He Weiwen, a senior fellow at Center for China and Globalization(CCG).
Following weeks of trade tension between China and the US, US President Donald Trump said on April 24 that he will send a delegation headed by Treasury Secretary Mnuchin and USTR Robert Lighthizer to Beijing for talks. The move immediately received a welcome response from the Chinese Ministry of Commerce.
The escalation of China-US trade tension over the past weeks has caused great anxiety among the business community in both countries and the world at large. The USTR announcement of a 25% tariff on $50 billion of imports from China, based on its Section 301 investigation on Chinese practices on technology transfer, was met with a strong counter-measure from the Chinese government 13 hours later, with a 25% tariff on $50 billion worth of imports from the US. Also, China immediately referred the US 301 investigation and the tariffs to the Dispute Settlement Mechanism of WTO. President Trump then asked the USTR for an additional tariffs on $100 billion of imports from China. This only resulted in an even stronger resolution from the Chinese Ministry of Commerce to “fight to the finish”.
The trade tension extended to the technology and investment areas when the USDOC on April 16 banned US companies from supplying chips to ZTE for 7 years, and the FCC suggested on April 19 a ban on buying Chinese telecom products. Meanwhile, the US Treasury Department is busy finding a new legal basis to block Chinese high-tech M&A in the US.
301 Investigation and Tariffs Violate WTO Rules
There have been complaints from US business on China’s practices in tech transfer, IPR protection, and equal competition. These have been the subject of bilateral dialogues and joint efforts by both governments for years. They could well be handled under the bilateral or WTO framework.
The USTR Section 301 investigation report cited cases offered by the US China Business Council (USCBC), which comprises of the leading American multinationals operating in China. According to the USCBC China business environment survey 2017, 81% of member respondents said that they had no compulsory tech transfer problems in China, while 19% answered yes. Of this 19%, 67% said that the transfer requirement was from Chinese businesses, 33% said it was from the Chinese central government, and 25% said it was from the local government. The survey gave no concrete evidence on who forced which US companies to transfer what technology in what project. As a result, the Section 301 investigation report also failed to give any hard, concrete evidence. Even if we take that into account, it accounted for less than one fifth of total US companies, and the Chinese central government (no hard evidence here either) accounted for one third of that. Hence, it is a limited issue, not the representative of bilateral trade as a whole.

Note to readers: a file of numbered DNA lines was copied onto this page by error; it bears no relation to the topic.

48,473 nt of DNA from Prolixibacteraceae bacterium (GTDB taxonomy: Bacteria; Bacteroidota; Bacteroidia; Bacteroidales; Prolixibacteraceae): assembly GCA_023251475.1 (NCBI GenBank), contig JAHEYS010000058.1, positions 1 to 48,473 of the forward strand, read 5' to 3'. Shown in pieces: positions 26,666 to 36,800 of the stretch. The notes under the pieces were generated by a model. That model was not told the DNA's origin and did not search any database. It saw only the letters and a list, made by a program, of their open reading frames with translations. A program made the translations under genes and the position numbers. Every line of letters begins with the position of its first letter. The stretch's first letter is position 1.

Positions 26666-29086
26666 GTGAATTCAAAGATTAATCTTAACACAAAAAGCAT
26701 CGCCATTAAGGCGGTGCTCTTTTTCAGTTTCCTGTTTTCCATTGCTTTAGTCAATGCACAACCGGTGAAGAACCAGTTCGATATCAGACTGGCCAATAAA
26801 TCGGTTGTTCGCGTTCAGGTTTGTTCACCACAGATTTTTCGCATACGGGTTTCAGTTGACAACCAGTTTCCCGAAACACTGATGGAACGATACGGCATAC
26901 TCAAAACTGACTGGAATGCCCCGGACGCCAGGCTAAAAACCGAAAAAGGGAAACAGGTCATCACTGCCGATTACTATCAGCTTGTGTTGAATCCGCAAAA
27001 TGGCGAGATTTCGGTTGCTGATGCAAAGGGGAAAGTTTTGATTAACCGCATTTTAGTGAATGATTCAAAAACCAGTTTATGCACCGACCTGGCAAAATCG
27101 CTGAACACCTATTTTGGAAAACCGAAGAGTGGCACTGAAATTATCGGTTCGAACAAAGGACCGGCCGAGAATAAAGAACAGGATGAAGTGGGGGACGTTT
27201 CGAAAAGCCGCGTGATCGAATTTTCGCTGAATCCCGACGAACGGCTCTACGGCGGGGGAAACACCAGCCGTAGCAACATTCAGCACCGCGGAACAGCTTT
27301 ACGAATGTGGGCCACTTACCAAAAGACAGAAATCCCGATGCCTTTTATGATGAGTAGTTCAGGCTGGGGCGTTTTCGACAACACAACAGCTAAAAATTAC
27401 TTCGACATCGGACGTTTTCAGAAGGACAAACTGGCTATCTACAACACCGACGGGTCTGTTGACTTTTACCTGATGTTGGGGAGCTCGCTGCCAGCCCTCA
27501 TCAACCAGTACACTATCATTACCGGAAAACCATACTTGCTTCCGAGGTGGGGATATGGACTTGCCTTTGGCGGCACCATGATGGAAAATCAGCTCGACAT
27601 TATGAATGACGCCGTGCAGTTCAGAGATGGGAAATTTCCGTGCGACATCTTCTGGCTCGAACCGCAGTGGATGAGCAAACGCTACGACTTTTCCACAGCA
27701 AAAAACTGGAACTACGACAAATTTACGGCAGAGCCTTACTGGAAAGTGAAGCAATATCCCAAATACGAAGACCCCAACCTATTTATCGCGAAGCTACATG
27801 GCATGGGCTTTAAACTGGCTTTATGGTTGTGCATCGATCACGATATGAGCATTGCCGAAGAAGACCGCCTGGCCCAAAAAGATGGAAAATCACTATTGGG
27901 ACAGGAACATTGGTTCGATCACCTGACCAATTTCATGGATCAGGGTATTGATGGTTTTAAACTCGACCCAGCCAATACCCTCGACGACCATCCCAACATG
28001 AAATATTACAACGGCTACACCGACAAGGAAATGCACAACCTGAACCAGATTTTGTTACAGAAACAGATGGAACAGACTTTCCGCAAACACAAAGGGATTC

We could easily have those issues resolved at the WTO. The Agreement on Trade-Related Aspects of Intellectual Property Rights (TRIPS) under the WTO covers issues of technology transfer, layout design of integrated circuits, patent, industrial design, and copyrights. It is based on recognition of all the international treaties under the World Industrial Property Organization (WIPO), and on three WTO principles: national treatment, most favored nation, and balanced protection. Hence, international rules and standards are there for practically all the US businesses.
However, the USTR did not follow that path. Instead, he launched the Section 301 investigation, in violation of the WTO rules. Clause 23 of the WTO “Understanding on Rules and Procedures governing the Settlement of Disputes” stipulates that: “Members shall…not make a determination to the effect that a violation has occurred [and] shall make any such determination consistent with the findings of the panel of Appellate Body report”. It means that only the WTO Dispute Settlement Mechanism has the right to determine if China is in violation of relevant WTO rules. The US, as a leading member of the WTO, signed the Understanding. In 1998, USTR launched a Section 301 investigation on the EU. EU then turned to the WTO, and the US lost the case. The USTR then promised not to resort to unilateral Section 301 moves any more.
Twenty years later, the USTR forgot its promise and made the same violation. Unilateral tariffs are banned under WTO rules, as tariff levels are set by multilateral negotiations, not by unilateral government decisions.
Multilateral Trade Mechanism under Threat
Having violated WTO rules, the USTR has gone further, forcing other countries to give the US “good bargains”. It used the steel and aluminum tariffs to this effect in KORUS renegotiation. South Korea agreed to increase the US automobile quota to South Korea to escape tariffs. If China makes this same mistake and negotiates with the US under pressure from tariffs and the Section 301 investigation, the unilateral violation would be legitimized, and the WTO rules would be useless. Then all the countries can do whatever they want to impose tariffs, or other restrictive measures. World trade would fall into chaos, creating significant risks in the world economy.